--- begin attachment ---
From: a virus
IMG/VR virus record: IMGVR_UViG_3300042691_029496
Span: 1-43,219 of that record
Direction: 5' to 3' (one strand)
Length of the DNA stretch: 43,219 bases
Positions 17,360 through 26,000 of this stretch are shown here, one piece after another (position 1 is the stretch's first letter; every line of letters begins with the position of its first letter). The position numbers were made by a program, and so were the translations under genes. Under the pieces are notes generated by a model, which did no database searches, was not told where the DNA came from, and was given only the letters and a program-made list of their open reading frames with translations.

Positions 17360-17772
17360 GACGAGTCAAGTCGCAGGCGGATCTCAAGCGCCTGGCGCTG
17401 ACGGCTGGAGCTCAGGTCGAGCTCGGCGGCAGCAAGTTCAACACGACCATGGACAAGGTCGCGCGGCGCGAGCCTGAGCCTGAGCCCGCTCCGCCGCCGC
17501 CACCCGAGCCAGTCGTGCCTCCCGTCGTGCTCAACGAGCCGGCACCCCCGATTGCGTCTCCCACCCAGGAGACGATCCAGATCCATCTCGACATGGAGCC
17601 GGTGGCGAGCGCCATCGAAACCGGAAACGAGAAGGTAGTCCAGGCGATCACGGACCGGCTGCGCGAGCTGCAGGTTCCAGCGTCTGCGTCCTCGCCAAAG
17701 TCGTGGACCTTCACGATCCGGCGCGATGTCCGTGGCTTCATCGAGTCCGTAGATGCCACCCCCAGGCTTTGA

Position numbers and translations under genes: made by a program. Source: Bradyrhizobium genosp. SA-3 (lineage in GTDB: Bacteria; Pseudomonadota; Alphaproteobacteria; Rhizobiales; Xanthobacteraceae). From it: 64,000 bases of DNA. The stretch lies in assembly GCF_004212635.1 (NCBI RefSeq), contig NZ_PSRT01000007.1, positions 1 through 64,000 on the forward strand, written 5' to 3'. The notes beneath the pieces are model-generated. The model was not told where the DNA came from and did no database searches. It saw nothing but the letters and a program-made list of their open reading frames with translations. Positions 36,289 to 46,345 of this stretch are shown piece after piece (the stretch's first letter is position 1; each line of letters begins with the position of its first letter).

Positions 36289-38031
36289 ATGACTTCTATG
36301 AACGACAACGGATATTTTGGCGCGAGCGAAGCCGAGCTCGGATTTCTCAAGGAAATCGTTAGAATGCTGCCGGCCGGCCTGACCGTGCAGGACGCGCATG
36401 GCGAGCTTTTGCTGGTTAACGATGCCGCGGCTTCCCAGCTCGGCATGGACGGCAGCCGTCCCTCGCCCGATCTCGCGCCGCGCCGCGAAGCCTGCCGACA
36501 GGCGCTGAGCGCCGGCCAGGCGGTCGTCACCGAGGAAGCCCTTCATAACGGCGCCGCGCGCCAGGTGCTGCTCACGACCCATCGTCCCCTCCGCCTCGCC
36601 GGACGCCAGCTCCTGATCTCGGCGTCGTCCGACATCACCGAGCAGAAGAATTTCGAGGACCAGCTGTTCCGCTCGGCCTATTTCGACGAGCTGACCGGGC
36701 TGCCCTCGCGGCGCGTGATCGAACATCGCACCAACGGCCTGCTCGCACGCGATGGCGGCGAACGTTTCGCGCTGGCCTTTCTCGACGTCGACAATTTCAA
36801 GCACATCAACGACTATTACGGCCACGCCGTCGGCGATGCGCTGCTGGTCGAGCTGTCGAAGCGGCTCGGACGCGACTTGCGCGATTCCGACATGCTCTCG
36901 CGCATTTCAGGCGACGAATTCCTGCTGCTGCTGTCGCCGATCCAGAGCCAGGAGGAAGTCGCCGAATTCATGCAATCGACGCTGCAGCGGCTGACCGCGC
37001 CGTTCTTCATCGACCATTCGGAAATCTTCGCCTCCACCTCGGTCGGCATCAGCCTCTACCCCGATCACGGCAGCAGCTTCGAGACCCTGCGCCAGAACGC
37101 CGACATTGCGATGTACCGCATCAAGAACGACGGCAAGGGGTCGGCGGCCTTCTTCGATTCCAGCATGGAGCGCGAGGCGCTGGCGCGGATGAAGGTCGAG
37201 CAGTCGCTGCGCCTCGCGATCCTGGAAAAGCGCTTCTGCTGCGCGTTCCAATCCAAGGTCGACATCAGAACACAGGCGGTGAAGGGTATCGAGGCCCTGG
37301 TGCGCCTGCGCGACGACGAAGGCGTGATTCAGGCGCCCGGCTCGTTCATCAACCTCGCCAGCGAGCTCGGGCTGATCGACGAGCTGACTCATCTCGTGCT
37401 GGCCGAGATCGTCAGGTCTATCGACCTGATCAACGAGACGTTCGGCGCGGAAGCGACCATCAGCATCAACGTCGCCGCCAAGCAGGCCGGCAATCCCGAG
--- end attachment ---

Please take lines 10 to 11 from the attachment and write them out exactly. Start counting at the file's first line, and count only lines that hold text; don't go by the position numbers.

17501 CACCCGAGCCAGTCGTGCCTCCCGTCGTGCTCAACGAGCCGGCACCCCCGATTGCGTCTCCCACCCAGGAGACGATCCAGATCCATCTCGACATGGAGCC
17601 GGTGGCGAGCGCCATCGAAACCGGAAACGAGAAGGTAGTCCAGGCGATCACGGACCGGCTGCGCGAGCTGCAGGTTCCAGCGTCTGCGTCCTCGCCAAAG